At its monthly meeting of May, the Executive Board of the Central Bank of Tunisia reviewed the recent developments of the economic conditions both internationally and nationally, noting the continued gradual improvements in the pace of economic activity whose early signs have emerged from last March.
This improvement involves especially agricultural production and export-oriented manufacturing industries, while production in the chemical industry sector showed a significant contraction. The decline in services, including tourism and transport continued and earnings from work fell. These unfavorable factors have resulted in a widening of pressures on the current account balance despite the improvement in the level of trade balance.
The level of foreign currency assets continued to fall, reaching 10,332 MTD or the equivalent of 115 days of imports on May 20 against 13,003 MTD and 147 days at the end of 2010.
As regards price developments, inflation stabilized at 3.1% at the end of April 2011, against 3.5% earlier this year and 4.8% during the same period last year.
Regarding the exchange rate of the dinar, it has recorded from the beginning of the year up to May 24 a 3.3% appreciation against the dollar and a depreciation of 1.8% vis-à-vis the euro.
At the monetary level, money supply posted a growth of 4.4% over the first four months of 2011 against 3.6% for the same period of last year, following the increase in state claims on financing of the economy, despite the significant decline in net foreign claims.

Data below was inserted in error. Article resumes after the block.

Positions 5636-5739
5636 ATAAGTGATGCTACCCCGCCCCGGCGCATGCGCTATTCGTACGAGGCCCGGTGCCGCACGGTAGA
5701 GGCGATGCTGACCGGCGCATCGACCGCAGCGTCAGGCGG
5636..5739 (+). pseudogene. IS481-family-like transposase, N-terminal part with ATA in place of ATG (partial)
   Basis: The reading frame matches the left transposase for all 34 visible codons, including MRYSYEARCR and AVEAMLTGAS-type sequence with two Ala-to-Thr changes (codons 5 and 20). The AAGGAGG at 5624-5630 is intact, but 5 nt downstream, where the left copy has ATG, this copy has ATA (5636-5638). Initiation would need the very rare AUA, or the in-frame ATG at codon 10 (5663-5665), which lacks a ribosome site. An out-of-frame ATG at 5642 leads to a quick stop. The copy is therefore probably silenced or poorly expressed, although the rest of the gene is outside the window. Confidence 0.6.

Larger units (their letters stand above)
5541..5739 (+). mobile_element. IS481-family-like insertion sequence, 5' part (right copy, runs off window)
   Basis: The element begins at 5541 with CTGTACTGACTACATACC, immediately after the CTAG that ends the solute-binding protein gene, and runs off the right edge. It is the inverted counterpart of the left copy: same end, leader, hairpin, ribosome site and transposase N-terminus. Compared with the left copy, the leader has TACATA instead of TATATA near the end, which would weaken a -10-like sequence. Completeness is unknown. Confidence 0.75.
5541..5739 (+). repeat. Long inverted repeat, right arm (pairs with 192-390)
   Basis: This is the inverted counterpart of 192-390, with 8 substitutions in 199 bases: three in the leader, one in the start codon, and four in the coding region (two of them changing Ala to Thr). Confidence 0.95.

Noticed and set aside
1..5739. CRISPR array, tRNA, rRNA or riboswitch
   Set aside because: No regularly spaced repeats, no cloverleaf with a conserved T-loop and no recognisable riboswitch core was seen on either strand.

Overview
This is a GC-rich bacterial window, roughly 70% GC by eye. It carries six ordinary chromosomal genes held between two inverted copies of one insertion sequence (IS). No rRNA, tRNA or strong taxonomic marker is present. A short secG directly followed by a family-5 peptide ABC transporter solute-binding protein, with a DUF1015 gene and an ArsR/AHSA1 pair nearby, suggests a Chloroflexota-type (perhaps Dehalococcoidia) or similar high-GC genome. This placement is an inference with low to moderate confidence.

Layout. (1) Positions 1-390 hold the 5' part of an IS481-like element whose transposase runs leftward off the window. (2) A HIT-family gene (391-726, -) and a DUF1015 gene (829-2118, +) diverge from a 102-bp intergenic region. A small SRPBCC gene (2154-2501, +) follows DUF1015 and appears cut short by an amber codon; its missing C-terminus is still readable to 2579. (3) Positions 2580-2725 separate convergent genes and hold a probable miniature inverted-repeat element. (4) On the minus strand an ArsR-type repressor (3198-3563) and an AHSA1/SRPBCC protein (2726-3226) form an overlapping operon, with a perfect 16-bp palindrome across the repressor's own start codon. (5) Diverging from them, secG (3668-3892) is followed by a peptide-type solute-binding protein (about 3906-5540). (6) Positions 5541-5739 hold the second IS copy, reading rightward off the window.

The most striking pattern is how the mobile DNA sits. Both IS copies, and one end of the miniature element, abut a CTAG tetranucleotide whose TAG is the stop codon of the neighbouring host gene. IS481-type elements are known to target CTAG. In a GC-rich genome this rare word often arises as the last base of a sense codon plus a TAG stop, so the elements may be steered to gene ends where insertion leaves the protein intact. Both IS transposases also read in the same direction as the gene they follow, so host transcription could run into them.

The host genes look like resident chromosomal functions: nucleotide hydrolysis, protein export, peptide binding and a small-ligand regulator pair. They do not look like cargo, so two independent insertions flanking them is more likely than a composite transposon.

Bank liquidity has continued to decline since the beginning of May, which resulted in an increase in the volume of the Central Bank’s intervention in the money market to reach a daily average of 1,925 MTD during this period.
Regarding the banking sector and as part of efforts to support businesses and maintain their production capacity, banks continued to provide necessary funding, as evidenced by the 5.4% increase in financing of the economy at the end of April 2011.
Meanwhile, bank deposits posted an increase in the month of April, against a fall in January and a slight increase for the months of February and March.
In light of these developments, the Executive Board decided to keep unchanged the key interest rate of the Central Bank of Tunisia and to lower the cash reserve requirement from 5% to 2%, while insisting on the financial system’s continuing support to productive sectors and its active contribution to secure conditions conducive to the resumption of economic activity at the desired pace.